Have you ever had an entertaining disaster?

I’m still recovering from the dinner party where I had four long fillets of salmon, which I thought was more than enough. Julian Sands came up to me and asked, “I’m not being cheeky, but is there more salmon?” We honestly ran out of food and that’s the first, the last and the only time that will ever happen here.

Other people get so stressed entertaining. Any advice for the reluctant?

You have to go all in. I open my home and my guests are welcome to sit on anything or put a glass down anywhere. I don’t use coasters; I like the patina of wear. I don’t want my home to feel like a showroom. If you can, hire a bartender. But I’ve gotten very self-service-y lately; I just put a tray out with drinks and let people do their own thing. If you are a comfortable host, your guests will be comfortable.

You entertain in your store too, right?

I have four or five parties a year there. It’s like an extension of my home; I want everyone to feel like an invited guest. I offer customers a cup of tea or elderflower water. A store is a part of the community and connectivity amongst neighbors. If someone is having tea, I serve cookies I made. I used to make chocolate-dipped figs, but now I serve Milla chocolates there too.

The table is set. “I’m all about layering,” Frankfurt says. “I Iove using all these pieces at the same time.”
(Michael Owen Baker / For the Times)


Tortoise General Store

12701 Venice Blvd., Mar Vista

What she buys: Cake plates, tea canisters, utensils, glassware, tea towels, ginger graters, trash baskets, Christmas ornaments. Says Frankfurt: “We love Japan and they carry so much from there. I love their aesthetic and their mindfulness approach to beauty.”

A wooden bowl by Vernon Leibrandt at Turpan at the Brentwood Country Mart.
(Michael Owen Baker / For The Times)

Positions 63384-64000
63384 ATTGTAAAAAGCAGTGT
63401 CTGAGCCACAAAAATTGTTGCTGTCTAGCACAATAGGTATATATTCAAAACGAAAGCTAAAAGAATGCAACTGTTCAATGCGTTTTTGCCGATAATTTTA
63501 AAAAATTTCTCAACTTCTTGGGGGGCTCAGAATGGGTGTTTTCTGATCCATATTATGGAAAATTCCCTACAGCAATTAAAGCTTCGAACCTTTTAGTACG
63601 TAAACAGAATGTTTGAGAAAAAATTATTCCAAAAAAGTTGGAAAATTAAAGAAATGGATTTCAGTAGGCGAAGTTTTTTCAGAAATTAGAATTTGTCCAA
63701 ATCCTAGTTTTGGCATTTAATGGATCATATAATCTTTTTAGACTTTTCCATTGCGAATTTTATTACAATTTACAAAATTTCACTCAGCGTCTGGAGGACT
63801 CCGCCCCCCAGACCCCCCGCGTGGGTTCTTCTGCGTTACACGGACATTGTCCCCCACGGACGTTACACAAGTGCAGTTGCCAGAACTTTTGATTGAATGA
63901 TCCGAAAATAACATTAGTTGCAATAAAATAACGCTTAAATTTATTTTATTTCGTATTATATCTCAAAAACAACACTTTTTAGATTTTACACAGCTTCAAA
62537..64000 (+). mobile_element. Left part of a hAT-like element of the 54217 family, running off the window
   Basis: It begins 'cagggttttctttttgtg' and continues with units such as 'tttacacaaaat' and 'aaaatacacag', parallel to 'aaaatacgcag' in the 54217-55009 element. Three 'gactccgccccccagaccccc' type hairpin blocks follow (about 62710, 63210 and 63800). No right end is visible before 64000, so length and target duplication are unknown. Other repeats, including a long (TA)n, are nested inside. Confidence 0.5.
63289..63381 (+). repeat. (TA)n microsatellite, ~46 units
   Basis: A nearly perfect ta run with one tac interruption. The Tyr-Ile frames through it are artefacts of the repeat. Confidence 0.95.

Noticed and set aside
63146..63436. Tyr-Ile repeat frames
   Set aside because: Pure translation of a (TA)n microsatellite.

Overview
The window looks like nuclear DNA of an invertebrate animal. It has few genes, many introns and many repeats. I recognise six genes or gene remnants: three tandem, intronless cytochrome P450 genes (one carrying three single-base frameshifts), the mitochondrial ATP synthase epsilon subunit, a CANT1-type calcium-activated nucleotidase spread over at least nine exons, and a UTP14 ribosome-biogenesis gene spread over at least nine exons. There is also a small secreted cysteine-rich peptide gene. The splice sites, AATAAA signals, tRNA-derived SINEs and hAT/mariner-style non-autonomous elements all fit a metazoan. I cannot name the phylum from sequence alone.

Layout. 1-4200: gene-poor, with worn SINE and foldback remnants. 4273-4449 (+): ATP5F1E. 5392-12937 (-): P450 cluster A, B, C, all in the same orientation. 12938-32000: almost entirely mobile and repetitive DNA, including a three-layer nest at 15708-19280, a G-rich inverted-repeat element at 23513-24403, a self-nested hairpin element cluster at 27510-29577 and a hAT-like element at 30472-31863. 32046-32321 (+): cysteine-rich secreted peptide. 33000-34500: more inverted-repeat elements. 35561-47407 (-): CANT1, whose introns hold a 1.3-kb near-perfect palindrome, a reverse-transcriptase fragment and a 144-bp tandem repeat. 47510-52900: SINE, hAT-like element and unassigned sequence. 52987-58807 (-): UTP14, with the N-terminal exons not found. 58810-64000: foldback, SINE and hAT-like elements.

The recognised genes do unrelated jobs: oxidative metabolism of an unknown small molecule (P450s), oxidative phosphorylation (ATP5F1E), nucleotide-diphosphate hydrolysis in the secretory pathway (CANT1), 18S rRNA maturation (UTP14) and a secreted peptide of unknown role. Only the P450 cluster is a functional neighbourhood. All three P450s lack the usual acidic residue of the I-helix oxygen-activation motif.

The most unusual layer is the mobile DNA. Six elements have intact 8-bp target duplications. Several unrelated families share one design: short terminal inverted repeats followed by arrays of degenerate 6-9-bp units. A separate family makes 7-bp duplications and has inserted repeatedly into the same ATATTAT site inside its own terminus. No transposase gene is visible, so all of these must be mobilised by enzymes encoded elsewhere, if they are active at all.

225 26th St., Brentwood Country Mart

What she buys: Gregory Parkinson textiles, Hermès trays, hand soaps, dog shampoo, pâté knives, martini pitchers, Vernon Leibrant wooden bowls. “Greg and Katherine [Turpan] have an eye for quality and craftsmanship, the best Turkish towel, best pencil. They’ve done the research; their store feels like a fine edit.”

Breadboards at Chariots On Fire in Venice.
(Michael Owen Baker / For The Times)

Chariots on Fire

1342 1/2 Abbot Kinney Blvd., Venice

What she buys: Makoto Kagoshima plates and dish towels, Juba Tenshin serving plates, Lemongrass French soaps, Ester + Erik cone candles, Edward Wohl bird’s-eye maple cheese boards. “I love their eye; I like how beautiful and unusual everything is. They find things you can’t get anywhere else.”

Chocolate at Milla Chocolates in Culver City. "Chocolate is an important part of the food pyramid for me," says Frankfurt.
(Michael Owen Baker/ For The Times)

Milla Chocolates

9414 Venice Blvd., Culver City

What she buys: Chocolate-covered praline cigars, Valencia Orange Bar, Raspberry Almonds Dragée. “Chocolate is an important part of the food pyramid for me. My neighbor, Christine, started her chocolate business in her kitchen three doors down from me. Now her store is like a chocolate gift box.”